What Personal Trainer Certifications Matter MOST?

What Personal Trainer Certifications Matter MOST?

Permeable is one way to describe the fitness industry. And I may throw a lot of people under the bus in this post, but the barrier to entry in this biz is sorta a joke. Just like the Greeks smoothly slipping into the City of Troy by means of a wooden horse, it ain’t rocket science to coast on into the fitness industry and become a certified trainer. Heck, your 100 year old grandpa could become certified. But now that YOU’RE certified as a young professional, you must be LEGIT. Right???

For some, obtaining the bare minimum basic trainer cert takes just one month. Or…let’s all gasp…a DAY. (Oh hey CrossFit). And then BOOM. You’re sweating bullets on the gym floor, not from working out, but on the struggle bus designing customized plans, implementing exercise programs, realizing how hard it is to coach the dead lift hip hinge movement, and dealing with all populations under the sun – fit moms, pregnant women, pro athletes, old people with knee replacements and rotator cuff injuries, 7 year olds, VEGANS, women who only want to do cardio, and Mac Miller (true celebrity trainer story of one of my colleagues). 🙂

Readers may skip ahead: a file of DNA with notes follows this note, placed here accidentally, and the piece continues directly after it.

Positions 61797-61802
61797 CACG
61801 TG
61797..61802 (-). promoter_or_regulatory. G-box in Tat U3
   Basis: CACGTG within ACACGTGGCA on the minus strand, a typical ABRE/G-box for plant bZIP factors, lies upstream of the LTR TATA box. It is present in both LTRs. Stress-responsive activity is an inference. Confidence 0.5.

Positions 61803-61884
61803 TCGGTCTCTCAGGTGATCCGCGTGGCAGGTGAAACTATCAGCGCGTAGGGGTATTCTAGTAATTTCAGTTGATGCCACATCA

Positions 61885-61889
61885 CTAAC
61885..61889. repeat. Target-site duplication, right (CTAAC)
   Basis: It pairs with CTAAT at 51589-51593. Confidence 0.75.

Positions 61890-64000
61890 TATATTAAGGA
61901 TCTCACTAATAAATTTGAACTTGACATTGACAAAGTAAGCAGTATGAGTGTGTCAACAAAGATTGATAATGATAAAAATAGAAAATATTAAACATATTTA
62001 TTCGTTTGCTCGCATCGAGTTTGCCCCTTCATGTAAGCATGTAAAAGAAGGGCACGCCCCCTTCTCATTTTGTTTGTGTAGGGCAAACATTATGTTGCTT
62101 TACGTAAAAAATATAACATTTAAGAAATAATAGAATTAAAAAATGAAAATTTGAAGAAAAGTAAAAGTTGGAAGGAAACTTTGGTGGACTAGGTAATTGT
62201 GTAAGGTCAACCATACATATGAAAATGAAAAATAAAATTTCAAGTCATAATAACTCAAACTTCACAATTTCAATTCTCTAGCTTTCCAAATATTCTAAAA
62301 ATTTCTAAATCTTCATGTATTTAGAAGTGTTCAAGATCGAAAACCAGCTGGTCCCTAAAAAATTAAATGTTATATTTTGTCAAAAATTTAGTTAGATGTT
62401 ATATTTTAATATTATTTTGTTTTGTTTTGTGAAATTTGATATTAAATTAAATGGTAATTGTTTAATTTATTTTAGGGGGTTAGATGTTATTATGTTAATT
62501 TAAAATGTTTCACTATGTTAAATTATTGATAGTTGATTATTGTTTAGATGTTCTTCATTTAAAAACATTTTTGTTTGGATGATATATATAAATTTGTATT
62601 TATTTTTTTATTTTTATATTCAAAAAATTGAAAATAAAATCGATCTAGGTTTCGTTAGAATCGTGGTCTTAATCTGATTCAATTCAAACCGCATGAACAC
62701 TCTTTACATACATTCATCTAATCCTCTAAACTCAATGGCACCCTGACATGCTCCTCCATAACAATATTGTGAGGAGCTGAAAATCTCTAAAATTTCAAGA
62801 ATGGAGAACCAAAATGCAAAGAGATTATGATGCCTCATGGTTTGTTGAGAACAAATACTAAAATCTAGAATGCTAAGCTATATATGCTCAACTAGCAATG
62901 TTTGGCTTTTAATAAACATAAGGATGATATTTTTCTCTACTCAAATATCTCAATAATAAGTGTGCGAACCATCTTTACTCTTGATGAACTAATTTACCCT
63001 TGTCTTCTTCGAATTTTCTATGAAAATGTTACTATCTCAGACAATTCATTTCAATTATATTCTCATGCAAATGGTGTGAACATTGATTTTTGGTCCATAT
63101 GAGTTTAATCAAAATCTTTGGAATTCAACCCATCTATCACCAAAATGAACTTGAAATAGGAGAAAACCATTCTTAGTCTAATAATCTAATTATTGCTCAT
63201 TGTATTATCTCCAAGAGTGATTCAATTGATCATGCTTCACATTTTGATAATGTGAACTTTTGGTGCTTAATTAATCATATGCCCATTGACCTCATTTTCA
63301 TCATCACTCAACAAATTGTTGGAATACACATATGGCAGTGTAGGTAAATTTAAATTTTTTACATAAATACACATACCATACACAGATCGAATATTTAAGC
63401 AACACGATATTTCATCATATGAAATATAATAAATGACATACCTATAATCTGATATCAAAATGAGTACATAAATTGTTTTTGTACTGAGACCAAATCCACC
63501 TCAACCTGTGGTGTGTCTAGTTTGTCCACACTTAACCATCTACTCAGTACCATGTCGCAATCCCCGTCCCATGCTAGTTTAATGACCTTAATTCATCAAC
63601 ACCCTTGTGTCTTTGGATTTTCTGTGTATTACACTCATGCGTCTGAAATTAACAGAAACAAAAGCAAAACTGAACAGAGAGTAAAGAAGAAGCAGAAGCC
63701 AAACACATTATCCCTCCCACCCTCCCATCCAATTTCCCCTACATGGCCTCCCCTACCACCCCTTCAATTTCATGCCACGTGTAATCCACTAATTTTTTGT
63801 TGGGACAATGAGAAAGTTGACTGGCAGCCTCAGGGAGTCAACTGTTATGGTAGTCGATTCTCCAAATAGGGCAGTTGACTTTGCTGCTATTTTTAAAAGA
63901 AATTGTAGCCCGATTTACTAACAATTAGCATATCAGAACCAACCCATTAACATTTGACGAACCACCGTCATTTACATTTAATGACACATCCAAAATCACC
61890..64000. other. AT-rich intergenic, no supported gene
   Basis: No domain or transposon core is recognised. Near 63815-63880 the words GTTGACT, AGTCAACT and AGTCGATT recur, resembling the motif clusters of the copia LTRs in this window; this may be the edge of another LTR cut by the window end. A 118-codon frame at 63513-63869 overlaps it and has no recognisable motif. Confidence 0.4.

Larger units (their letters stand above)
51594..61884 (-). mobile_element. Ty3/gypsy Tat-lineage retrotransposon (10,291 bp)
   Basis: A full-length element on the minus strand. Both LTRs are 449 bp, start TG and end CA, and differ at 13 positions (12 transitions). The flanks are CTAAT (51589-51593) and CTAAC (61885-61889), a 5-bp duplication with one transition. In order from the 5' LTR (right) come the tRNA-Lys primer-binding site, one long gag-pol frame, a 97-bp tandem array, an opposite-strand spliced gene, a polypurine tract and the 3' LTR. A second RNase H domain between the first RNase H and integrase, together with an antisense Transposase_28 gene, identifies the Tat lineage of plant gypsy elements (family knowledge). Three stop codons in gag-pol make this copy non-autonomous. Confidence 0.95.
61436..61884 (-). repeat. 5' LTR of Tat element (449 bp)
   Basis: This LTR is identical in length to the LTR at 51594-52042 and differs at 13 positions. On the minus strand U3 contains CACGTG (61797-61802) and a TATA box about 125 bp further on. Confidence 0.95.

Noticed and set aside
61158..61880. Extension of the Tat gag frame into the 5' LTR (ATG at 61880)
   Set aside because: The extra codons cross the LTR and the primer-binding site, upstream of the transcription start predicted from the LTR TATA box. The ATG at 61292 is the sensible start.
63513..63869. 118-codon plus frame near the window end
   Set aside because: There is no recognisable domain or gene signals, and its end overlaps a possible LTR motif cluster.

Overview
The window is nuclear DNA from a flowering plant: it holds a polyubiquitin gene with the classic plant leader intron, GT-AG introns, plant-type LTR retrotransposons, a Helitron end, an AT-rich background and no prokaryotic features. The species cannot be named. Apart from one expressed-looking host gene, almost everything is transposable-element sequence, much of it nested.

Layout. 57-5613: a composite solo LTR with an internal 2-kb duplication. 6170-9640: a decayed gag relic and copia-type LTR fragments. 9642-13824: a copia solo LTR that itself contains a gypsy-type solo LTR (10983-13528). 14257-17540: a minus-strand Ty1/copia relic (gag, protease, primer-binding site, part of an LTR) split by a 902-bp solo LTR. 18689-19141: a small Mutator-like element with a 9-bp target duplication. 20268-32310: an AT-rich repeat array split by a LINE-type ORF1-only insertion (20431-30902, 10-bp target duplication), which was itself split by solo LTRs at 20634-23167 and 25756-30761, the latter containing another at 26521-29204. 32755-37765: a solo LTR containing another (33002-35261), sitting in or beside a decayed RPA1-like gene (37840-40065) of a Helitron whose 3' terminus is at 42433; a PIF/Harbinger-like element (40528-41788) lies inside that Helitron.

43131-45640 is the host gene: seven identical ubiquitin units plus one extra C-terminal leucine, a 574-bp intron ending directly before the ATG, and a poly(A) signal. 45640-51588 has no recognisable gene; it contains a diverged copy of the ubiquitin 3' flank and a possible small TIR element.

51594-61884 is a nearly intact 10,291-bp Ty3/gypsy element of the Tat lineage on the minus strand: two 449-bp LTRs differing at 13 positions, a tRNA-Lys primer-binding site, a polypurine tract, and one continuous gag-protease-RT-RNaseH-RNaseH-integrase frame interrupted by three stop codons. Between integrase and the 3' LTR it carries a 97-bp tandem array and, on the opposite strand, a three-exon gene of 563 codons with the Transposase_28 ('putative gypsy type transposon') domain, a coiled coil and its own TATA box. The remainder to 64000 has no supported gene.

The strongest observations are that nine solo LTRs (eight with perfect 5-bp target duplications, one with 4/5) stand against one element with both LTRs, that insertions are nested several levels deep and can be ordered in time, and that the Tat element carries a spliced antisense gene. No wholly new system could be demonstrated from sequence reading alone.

I do laud these newly certified trainers for following their passions to improve others’ lives. We need more people like this hustling to make a difference. And I do recommend first receiving a *basic* certification from a nationally accredited organization such as the American Council on Exercise or the National Strength and Conditioning Association to jumpstart your efforts as a CPT.

Then finally the day comes…you’re officially a certified trainer (time to post it as a Facebook status)! But it ain’t over until the fat lady sings. Or…until a CrossFitter stops talking about CrossFit (Oh, how I dream of this becoming the new paradigm)…

^ Ain’t that the truth. 

So if you have tapped the magic wand and became a trainer overnight, don’t stop there. Your journey has just begun, unless your lifelong dream has been to meander around a gym room floor and prescribe the same machine exercises for all of your clients and then tell them the classic trainer end-of-session-punch-line, “Don’t forget to drink your whey protein, kids!” And you continue this same philosophy for ten years of being in the biz. Yikes.